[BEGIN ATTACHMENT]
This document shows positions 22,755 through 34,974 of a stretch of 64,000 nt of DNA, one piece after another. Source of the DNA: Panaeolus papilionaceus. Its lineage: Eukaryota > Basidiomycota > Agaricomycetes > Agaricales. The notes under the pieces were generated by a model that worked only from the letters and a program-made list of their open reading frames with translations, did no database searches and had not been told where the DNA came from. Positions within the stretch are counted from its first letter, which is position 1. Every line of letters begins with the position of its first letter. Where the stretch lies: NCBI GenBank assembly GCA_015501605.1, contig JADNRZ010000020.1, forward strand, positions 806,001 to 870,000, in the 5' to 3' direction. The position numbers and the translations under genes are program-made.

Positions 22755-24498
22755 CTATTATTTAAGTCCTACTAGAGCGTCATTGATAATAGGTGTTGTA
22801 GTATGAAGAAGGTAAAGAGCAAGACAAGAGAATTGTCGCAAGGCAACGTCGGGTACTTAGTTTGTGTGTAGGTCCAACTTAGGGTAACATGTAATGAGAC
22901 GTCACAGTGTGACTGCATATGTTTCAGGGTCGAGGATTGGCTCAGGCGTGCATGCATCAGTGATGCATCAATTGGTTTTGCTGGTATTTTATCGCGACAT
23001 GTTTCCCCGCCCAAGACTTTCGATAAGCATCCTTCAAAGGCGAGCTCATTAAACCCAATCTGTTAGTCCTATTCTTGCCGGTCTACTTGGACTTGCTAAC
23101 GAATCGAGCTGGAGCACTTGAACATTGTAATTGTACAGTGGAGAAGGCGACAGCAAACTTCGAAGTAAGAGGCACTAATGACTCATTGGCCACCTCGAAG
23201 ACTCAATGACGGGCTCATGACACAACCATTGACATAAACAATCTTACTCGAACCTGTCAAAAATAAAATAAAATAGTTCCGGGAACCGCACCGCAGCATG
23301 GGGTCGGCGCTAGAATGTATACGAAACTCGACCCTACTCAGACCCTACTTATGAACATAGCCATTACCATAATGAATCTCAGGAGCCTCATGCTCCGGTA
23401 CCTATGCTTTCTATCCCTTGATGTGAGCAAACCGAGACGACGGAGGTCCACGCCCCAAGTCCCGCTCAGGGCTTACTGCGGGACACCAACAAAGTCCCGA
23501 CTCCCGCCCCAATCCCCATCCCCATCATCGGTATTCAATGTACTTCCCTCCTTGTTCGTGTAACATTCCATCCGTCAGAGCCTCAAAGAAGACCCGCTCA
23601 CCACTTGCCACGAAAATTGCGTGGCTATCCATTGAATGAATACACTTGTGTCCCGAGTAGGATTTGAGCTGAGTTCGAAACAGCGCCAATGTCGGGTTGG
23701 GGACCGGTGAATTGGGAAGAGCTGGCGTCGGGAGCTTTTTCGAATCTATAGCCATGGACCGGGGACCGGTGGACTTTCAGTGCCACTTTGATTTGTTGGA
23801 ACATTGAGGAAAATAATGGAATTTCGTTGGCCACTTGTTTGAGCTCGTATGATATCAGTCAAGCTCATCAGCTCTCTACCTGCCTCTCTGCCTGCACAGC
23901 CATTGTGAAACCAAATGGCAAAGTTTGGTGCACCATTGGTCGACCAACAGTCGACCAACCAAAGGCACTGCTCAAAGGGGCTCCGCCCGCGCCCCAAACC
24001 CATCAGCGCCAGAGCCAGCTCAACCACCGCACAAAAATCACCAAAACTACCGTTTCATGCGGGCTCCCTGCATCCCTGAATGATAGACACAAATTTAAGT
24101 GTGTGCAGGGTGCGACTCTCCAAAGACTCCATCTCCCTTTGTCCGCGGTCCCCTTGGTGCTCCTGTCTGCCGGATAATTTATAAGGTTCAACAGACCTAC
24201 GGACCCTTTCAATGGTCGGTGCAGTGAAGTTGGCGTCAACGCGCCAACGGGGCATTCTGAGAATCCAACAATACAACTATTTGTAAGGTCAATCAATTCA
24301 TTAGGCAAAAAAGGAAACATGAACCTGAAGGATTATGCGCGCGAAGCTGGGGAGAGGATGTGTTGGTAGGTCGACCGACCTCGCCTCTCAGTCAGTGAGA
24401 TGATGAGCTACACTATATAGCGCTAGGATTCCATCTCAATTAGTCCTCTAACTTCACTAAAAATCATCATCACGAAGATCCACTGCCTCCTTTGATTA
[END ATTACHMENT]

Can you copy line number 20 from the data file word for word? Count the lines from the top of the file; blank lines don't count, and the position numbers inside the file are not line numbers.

24401 TGATGAGCTACACTATATAGCGCTAGGATTCCATCTCAATTAGTCCTCTAACTTCACTAAAAATCATCATCACGAAGATCCACTGCCTCCTTTGATTA